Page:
Chapter

Civility

Robert Von Hallberg

in Lyric Powers

Published by University of Chicago Press

Published in print October 2008 | ISBN: 9780226865003
Published online February 2013 | e-ISBN: 9780226865027 | DOI: http://dx.doi.org/10.7208/chicago/9780226865027.003.0004
Civility

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The dominant tradition in lyric poetry presumes the distinctness of poetic language—its diction and syntax—from the ordinary idioms of contemporary speech or prose. This sense of poetic language as not bound to social usage suits the orphic poetics examined in Chapters 1 and 2. However, many ambitious poems are indifferent to orphic traditions; they instead derive authority from a civil order. They signal the roots of their authority by drawing on the resources of recognizable speech. This chapter discusses various poems that exemplify a counterpole to the orphic mode. It argues that, whereas vatic writing derives authority ultimately from a religious order of experience or belief, the speech-based poetry under discussion here instead rests on a rich understanding of secular social relations.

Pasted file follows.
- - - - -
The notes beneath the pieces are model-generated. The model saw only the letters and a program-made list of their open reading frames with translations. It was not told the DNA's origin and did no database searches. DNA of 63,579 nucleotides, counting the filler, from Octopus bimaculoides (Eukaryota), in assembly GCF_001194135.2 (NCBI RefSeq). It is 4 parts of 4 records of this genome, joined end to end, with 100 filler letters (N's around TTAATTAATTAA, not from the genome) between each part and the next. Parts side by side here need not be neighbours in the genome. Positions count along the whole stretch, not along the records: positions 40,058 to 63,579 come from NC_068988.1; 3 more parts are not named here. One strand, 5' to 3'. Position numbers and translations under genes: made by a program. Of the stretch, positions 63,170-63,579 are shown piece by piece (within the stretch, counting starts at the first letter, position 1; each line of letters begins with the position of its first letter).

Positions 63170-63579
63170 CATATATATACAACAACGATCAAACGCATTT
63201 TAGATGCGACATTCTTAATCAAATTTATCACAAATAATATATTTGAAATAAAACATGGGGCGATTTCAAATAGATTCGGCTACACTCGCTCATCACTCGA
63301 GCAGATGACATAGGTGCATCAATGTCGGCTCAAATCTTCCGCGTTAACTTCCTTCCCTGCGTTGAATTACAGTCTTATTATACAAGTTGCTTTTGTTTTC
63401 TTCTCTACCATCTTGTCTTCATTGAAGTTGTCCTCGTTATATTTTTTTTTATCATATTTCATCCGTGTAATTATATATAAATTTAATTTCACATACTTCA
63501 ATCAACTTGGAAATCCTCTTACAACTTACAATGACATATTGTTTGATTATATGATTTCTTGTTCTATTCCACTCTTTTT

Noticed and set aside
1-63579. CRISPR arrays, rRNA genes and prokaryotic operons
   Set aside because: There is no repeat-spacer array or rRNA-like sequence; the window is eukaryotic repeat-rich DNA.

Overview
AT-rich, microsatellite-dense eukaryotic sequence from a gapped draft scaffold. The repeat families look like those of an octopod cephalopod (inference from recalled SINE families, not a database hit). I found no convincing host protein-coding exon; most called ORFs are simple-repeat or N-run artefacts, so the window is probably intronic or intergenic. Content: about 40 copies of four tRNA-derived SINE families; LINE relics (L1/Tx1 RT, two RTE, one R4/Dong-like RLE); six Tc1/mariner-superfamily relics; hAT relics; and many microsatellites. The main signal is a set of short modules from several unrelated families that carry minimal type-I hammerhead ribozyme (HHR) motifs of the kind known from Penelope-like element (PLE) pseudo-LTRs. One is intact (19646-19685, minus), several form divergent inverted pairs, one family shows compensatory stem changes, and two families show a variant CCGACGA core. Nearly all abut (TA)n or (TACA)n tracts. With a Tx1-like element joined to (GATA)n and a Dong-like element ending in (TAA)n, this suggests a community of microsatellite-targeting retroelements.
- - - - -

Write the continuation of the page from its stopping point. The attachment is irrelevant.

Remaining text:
Keywords: lyric poetry; poetic language; orphic poetics; civil order; secular social relations; civility; authority

Chapter.  12241 words. 

Subjects: Literary Studies (Poetry and Poets)

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